10 Extremely Useful DSLR Camera Lenses
Are you looking for a new awesome lens for your Nikon or Canon DSLR? We invited our friends from Geefts – the gifts for geeks bible – to recommend the hottest lenses for every budget.
Sigma 8-16mm f/4.5-5.6 DC HSM FLD AF Ultra Wide Zoom Lens for APS-C sized Nikon Digital DSLR Camera
The Sigma 8-16mm F4.5-5.6 DC HSM ($699) is the only one of its kind. This is the first ultra wide zoom lens with a minimum focal length of 8mm, designed specifically for APS-C size image sensors.
Improving upon one of the most celebrated lenses in the Canon EF line is no easy feat, but Canon has done just that. The all-new EF 70-200mm f/2.8L IS II USM ($2069) increases the speed, performance and optical quality of the EF 70-200 f/2.8L IS USM while maintaining all of the characteristics that have made it a legend for professionals and advanced amateurs alike.
The L-series is Canon’s flagship professional lens range, designed to include outstanding image performance, ultimate operability and weather resistance. The EF 24-105mm f/4L IS USM ($1000) offers a lightweight alternative to the renowned EF 24-70mm f/2.8L USM. offers the highest possible optical quality with no change in aperture over the full focal range of the lens.
Compact 5.5x DX-format telephoto zoom lens ($399) with High Refractive Index lens element. ED glass and VR II image stabilization is Ideal for capturing distant subjects at athletic events, family pictures, dramatic sunsets, travel and more.
This versatile and compact 3.6x Zoom-NIKKOR lens ($149) brings the action to the photographer. Ideal for portraiture, family, sports, nature and wildlife.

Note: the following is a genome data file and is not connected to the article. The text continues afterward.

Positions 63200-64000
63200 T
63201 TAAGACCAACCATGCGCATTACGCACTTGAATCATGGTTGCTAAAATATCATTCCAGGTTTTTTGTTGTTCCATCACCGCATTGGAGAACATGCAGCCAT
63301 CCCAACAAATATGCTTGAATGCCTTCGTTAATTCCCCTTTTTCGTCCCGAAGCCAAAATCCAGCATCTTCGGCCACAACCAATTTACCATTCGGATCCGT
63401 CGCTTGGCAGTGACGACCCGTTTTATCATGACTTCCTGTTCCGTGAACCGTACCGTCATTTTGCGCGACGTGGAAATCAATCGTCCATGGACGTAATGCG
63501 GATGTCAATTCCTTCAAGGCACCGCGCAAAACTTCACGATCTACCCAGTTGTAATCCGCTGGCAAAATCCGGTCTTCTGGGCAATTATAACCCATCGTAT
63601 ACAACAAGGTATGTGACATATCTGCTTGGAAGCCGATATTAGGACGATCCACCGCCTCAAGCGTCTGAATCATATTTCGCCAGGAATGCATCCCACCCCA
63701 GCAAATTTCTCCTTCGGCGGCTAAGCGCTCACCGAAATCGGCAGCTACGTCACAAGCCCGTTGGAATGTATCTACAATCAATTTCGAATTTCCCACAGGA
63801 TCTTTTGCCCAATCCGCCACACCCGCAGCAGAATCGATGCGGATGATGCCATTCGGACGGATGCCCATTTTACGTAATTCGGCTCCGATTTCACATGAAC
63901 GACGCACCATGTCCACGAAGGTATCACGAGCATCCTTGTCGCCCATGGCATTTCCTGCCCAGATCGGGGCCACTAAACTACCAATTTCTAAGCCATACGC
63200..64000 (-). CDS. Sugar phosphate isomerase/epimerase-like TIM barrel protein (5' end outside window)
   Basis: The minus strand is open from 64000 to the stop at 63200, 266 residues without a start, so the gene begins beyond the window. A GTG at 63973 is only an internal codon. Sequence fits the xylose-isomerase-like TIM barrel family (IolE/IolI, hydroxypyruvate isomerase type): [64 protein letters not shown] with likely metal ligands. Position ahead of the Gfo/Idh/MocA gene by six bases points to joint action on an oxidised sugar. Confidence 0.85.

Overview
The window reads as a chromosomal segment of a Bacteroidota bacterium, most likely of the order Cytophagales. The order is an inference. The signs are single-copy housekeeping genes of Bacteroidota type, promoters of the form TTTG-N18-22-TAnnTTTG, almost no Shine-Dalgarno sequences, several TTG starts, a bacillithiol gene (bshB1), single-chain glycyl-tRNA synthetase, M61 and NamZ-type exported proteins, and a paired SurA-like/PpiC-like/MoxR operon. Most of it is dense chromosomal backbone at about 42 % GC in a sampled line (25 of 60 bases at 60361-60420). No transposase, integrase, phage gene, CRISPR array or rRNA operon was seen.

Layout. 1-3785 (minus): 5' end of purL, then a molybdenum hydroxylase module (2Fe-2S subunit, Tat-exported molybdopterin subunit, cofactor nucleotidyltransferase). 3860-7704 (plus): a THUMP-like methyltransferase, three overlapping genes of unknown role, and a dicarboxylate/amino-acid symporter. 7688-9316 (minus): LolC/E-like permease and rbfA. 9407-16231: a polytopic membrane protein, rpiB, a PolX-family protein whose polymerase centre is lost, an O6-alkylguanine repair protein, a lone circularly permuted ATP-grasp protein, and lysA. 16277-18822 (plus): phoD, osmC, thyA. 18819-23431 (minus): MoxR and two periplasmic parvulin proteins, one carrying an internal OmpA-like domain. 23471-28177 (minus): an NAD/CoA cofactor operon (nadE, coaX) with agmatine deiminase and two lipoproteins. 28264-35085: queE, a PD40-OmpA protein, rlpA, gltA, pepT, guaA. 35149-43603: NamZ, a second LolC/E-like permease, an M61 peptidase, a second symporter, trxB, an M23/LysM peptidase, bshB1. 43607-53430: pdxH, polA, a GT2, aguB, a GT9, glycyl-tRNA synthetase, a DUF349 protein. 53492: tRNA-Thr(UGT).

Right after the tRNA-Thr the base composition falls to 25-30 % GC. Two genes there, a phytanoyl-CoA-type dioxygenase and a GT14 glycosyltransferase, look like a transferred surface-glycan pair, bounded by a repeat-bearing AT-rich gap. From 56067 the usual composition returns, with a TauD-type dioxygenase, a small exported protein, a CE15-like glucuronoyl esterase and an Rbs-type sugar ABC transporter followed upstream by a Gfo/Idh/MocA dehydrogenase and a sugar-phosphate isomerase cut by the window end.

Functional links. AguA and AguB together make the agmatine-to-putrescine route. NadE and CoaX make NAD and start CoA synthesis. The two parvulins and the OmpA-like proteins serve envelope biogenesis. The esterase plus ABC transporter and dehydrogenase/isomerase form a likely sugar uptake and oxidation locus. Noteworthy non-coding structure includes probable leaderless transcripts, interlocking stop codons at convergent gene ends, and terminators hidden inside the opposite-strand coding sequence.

The AF-S Nikkor 35mm F1.8G DX ($199) is a lens which certainly caused a degree of dismay on its release, with many Nikon fans disappointed by the decision to make it compatible with the DX format only. However the main benefit of that decision is plain for all to see – even at its introductory price the lens costs rather less than the venerable AF-Nikkor 35mm F2.0D, despite the addition of an AF-S motor to allow autofocusing on Nikon’s entry-level D40 / D40X / D60 bodies. It’s also less than half the price of the few other DX format standard primes currently on the market (such as the Pentax 35mm F2.8 Macro, Tokina 35mm F2.8 Macro and Sigma 30mm F1.4 EX DC HSM), so Nikon has managed with this lens to produce the first genuinely inexpensive (sub-$200) fast standard prime designed specifically for digital SLRs.
This compact high-performance telephoto zoom lens ($159) incorporates Sigma’s own Optical Stabilizer function. The lens incorporates SLD (Special Low Dispersion) glass in the front lens groups and is equipped with an inner focusing system to provide high image quality throughout the entire zoom range.
Capture the far-off action of fast-paced sports or zoom in for an intimate portrait with the Canon EF 75-300mm ($270) telephoto zoom lens. The optical system, construction, and exterior are the same as the EF 75-300 mm f/4-5.6 III USM’s. The difference is that it uses a DC motor instead of a USM to drive the AF.
The Canon EF 50mm F1.8 II ($100) may be one of the cheapest lenses currently on the market, but its optics belie its lowly price. As befits a classic standard prime lens, it’s very sharp when stopped down (especially in the centre), shows minimal chromatic aberration, and has relatively low distortion; APS-C users will also benefit from extremely low vignetting. In most regards it comes very close indeed to its much more expensive bigger brother, the EF 50mm F1.4 USM, lagging marginally behind in corner sharpness at any specific aperture. The only real blight in imaging terms is the lens’s bokeh, or rendition of out-of-focus backgrounds, which is anything but smooth with a distinct tendency to render bright highlights as obvious pentagons (it’s a pity Canon didn’t choose to use a diaphragm with 7 or 8 blades instead of 5).
Incorporating Canon’s Optical Image Stabilizer technology, this Canon 55-250mm ($220) telephoto zoom lens captures long distance, low-light shots far better than many comparable lenses, helping you photograph the far-off action of athletes or zoom in for an intimate portrait with a blurred background. The high-zoom-ratio lens is equivalent to a focal length of 88-400mm in the 35mm format (when used on Canon EOS cameras compatible with EF-S lenses).
Your turn now – do you have any recommendations?
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